Solidarity's First Congress
Solidarity's First Congress
By: J. B. Weydenthal
Date: October 19, 1981
Source: de Weydenthal, J. B. From RAD Background Report/291 (Poland). Radio Free Europe/Radio Liberty, 1981.
About the Author: J. B. Weydenthal is a long-serving Radio Free Europe Correspondent based in Eastern Europe. Radio Free Europe is a United States government-funded radio station that broadcasts throughout the world. Its mission is to: "promote democratic values and institutions by disseminating factual information." Radio Free Europe served Eastern Europe during the Cold War (1946–1991) era, when it would broadcast news otherwise censored by Soviet-backed governments.
In the context of the Cold War, the 1970s began a period of deétente between East and West. The era is also marked by economic hubris that occurred across the Union of Soviet Socialist Republics (USSR) and Eastern Europe. This economic mismanagement, which involved the taking on and wasting of large-sized western loans and the building up of huge trade deficits with the west, would help lead to a collapse in living standards across the region, the discrediting of the Soviet regime, and eventually, its collapse.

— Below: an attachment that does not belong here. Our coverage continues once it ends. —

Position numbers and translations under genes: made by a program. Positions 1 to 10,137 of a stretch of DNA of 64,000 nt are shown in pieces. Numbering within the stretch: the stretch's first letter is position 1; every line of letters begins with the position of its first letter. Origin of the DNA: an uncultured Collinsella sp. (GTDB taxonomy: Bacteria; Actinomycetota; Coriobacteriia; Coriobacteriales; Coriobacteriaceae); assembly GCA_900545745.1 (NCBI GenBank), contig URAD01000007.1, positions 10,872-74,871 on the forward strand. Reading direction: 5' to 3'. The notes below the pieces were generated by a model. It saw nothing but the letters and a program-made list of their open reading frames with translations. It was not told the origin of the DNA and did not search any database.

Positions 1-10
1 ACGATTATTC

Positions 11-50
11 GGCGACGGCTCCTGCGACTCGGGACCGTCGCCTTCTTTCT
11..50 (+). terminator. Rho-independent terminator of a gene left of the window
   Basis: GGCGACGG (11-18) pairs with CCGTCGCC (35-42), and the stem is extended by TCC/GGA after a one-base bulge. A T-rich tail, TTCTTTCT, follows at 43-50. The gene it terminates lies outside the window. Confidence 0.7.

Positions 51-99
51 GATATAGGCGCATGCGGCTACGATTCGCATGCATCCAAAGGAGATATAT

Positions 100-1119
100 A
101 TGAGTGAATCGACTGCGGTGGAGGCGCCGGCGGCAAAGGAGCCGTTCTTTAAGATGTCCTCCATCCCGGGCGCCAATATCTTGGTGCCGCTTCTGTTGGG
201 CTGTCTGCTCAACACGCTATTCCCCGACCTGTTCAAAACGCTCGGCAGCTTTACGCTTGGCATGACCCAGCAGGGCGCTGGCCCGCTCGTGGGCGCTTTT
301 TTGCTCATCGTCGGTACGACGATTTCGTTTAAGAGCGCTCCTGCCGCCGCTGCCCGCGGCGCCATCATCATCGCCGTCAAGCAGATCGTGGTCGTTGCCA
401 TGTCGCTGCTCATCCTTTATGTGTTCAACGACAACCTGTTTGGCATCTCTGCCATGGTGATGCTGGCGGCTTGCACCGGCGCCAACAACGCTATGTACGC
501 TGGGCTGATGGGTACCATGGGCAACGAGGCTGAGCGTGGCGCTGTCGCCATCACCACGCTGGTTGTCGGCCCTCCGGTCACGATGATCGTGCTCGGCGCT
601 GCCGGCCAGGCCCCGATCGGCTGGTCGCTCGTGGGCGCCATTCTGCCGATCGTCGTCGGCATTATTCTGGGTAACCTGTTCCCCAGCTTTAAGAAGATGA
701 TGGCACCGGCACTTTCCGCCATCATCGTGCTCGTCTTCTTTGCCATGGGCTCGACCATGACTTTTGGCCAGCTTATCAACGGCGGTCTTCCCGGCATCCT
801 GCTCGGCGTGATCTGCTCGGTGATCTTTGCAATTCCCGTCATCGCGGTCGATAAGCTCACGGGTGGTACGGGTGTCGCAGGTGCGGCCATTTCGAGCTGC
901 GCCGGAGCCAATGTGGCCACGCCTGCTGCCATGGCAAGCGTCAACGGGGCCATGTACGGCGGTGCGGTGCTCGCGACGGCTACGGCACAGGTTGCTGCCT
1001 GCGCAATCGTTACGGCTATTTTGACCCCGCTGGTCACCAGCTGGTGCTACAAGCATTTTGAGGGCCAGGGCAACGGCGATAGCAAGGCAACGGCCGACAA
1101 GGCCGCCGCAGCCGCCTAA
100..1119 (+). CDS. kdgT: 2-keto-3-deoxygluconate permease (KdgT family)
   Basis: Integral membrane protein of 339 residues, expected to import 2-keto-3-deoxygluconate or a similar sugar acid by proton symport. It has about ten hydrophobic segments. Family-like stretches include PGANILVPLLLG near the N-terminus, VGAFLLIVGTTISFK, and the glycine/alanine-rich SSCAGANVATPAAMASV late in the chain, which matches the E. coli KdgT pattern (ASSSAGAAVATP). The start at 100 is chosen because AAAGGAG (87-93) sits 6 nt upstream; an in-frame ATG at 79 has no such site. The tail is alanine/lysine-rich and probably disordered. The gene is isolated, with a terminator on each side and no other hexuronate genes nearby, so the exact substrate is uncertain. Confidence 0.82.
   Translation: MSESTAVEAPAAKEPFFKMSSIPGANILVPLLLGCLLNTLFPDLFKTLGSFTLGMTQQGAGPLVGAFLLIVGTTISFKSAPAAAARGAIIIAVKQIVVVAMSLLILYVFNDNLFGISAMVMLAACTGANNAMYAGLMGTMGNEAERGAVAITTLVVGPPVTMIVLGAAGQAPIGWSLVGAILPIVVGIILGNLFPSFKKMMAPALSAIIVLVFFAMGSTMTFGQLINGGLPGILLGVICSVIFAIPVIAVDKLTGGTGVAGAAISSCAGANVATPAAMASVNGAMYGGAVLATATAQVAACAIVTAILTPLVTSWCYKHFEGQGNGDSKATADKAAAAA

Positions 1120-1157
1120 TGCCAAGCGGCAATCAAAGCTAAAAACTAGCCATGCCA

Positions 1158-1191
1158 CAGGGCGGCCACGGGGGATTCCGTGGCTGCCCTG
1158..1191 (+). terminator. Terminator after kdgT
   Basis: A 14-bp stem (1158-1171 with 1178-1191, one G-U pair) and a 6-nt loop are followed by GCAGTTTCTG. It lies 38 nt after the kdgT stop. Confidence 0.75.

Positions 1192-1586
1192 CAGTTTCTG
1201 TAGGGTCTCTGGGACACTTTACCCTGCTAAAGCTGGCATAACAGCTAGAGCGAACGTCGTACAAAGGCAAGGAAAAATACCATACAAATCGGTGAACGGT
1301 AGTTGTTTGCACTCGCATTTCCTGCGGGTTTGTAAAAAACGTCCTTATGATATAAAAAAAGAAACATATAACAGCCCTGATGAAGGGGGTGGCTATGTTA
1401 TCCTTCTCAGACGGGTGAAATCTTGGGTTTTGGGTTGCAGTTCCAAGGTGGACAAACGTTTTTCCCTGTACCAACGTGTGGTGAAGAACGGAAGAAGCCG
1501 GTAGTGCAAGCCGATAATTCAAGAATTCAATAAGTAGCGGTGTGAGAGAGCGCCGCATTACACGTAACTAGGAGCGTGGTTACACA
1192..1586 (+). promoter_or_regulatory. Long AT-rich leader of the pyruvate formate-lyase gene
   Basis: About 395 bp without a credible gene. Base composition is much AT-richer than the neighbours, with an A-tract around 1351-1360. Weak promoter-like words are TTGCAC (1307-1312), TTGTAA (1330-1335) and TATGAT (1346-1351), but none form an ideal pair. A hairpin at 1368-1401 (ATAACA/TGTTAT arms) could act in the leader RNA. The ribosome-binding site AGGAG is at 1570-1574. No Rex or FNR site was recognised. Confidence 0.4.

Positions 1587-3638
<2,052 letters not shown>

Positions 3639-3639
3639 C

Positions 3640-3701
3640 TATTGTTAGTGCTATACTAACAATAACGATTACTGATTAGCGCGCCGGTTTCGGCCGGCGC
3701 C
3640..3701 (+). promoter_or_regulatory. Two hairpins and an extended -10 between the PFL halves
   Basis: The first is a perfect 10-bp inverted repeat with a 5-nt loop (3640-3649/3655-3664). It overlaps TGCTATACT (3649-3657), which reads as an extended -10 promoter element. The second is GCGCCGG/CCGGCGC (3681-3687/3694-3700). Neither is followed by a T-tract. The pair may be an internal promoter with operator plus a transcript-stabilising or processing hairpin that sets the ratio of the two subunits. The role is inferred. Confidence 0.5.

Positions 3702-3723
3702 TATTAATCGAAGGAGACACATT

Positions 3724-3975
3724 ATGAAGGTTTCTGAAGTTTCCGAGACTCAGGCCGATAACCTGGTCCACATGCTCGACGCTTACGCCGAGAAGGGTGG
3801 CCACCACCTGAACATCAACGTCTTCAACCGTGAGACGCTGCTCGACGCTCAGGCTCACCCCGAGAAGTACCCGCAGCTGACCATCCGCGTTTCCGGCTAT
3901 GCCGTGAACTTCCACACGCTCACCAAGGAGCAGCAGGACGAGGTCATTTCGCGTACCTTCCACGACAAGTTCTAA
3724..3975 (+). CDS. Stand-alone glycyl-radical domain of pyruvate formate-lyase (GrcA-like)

In Poland, the limitations of its planned economy gave its leaders few tools with which to correct economic distortions. One of the few ways in which they could bring in funds was to increase food prices. This was deeply unpopular, however, and had contributed to the fall of Wladyslaw Gomulka as Communist Party leader in 1970. When his successor, Edward Gierek, abruptly tried to do the same on June 24, 1976, he brought thousands of protesters onto the streets of Poland's cities and was forced to backtrack within twenty-four hours. Many of the demonstrators were incarcerated and hundreds were imprisoned.